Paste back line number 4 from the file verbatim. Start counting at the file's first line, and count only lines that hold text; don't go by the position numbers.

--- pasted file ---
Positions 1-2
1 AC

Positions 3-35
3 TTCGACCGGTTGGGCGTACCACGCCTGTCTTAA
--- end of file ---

3 TTCGACCGGTTGGGCGTACCACGCCTGTCTTAA